And other favorite ingredients from the New York-based chef.
Dale Talde, like many chefs, is obsessed with umami—the elusive fifth sense that makes everything from ramen to ketchup taste so craveable. The prolific New York restaurateur serves it up in the form of pretzel dumplings and crispy oyster and bacon pad thai at his hip, mashed-up Asian restaurant, Talde, and in the pickled pepper and pepperoni pizza at his pseudo-Italian hotspot, Massoni. The source of said umami, more often than not, can be found in Talde’s pantry, which both at home and in his restaurants centers on jars of fermented foods capable of adding a la minute funk to any dish.
Why fermented condiments? “They will last you a while, the flavor is impactful, and you can get that depth of taste without spending all day at the stove.” What about spices, I ask? “No. That shit goes bad quicker than you think.”
Talde’s funkified sauces usually fall into the East Asian or Italian camps—the two parts of the world where he thinks the cuisine is most built for umami (and not coincidentally, the regions where he most draws inspiration in his culture-crossing restaurants and bars). Here’s a rundown of those jars and cans that you’ll always find in Talde’s pantry—in addition, of course, to the bag of weed he keeps in the drawer under his microwave.
Filipino Shrimp Paste
“This tastes like home for me. I admit: the smell is not for everybody. My wife is not the biggest fan. But all you have to do is add just a little, and it provides this flavor that is funky to the max. I’ll sauté some greens with garlic, vinegar, oil, and a dab of this paste. My house will smell totally fucked, but the greens will taste great—it’s beyond depth of flavor. It’s incredible.”
Barrio Fiesta Spicy Sauteed Shrimp Paste
Smoky, Subtle Broth
“This is an instant broth that pairs well with any and all seafood—I’ll always use it as a base for any kind of lobster or crab boil. You can also use it as a straight seasoning—like in fried rice. It has this smoked quality that I love—it’s a subtle smoke, not over the top, like bacon. It is like adding bacon to something without the heaviness of pork fat. Everyone loves pork fat, but you can’t eat that shit every day.”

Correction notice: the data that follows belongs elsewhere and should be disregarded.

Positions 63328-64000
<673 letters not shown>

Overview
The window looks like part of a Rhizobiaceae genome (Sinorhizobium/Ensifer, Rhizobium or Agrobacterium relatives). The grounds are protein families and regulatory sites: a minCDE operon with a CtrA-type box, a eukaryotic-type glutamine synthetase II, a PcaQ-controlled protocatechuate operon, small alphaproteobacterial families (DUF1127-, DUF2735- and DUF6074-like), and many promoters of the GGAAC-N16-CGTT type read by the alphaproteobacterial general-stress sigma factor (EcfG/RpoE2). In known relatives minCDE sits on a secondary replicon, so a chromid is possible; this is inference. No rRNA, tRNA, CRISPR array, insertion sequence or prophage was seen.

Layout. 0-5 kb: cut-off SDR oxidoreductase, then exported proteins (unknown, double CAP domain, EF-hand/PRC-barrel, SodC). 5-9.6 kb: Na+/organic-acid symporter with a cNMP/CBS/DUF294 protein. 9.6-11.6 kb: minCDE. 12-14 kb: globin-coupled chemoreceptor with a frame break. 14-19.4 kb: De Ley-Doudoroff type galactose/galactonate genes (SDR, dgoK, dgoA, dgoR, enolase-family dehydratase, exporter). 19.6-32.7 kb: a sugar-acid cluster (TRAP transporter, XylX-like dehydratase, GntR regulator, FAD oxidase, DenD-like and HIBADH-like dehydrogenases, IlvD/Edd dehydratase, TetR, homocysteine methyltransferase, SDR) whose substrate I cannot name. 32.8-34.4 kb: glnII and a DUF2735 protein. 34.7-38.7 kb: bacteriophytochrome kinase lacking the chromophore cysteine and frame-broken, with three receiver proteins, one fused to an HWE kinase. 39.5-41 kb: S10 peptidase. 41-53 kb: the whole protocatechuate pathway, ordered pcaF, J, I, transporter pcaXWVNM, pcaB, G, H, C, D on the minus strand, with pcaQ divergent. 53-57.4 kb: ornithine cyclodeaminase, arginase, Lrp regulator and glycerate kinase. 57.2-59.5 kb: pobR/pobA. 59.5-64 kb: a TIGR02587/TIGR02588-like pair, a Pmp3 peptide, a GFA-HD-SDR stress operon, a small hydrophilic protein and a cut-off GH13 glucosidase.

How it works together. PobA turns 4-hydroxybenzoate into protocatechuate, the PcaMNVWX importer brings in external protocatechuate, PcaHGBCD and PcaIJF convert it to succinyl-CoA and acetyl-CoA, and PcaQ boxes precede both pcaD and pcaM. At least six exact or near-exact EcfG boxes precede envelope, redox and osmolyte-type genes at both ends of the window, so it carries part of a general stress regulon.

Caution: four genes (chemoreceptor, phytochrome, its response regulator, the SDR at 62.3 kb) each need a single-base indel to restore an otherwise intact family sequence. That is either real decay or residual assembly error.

Ajinomoto Hon Dashi
“This sauce tastes like miso with a lot more personality. First off, you can literally keep this paste in your pantry forever. Second, it is versatile. You can sauté vegetables in it, you can use it as a base for a simple dressing with olive oil and lemon, or you can turn it into a dip for cucumbers. The sky is the limit. It has this really bold garlic and chili flavor that is deeply funky and savory.”
Korea Obok Ssamjang
The Best Hangover Killer
“Yes, I fuck with SPAM. The Philippines is one of the biggest consumers of SPAM, so I grew up on it. This is comforting sustenance for me. It’s hard to plan when I am going to go out, get fucked up, wake up with a massive hangover, and want to make something really hearty quickly. Thankfully, I always have SPAM. You can fry it up with some kimchi and old rice, and it’s an instant hangover killer. It’s something you can keep in your pantry for a while, and it’ll be there for when you need to build a meal around something. And you don’t have to touch fresh anything. I love the pure ham flavor, and how it gets nice and crispy on the outside.”
Freshest Pasta Sauce
“These tomatoes make the perfect pasta sauce. You don’t even have to do anything else. You just open the can, get rid of a little bit of the juice, squish what’s inside with your hands, and you are good to go. You don’t have to cook it—the fresh, deep tomato taste is there. The tomatoes are already salted, which preserves them and lends umami. This also doesn’t have any of that weird added stuff that bottled sauces have. And the serving size is perfect: one can makes exactly a pound of spaghetti. It’s very reliable.”
San Marzano Whole Peeled Tomatoes
Aziz Ansari Shows Us What’s In His Carry-On
MORE STORIES LIKE THIS ONE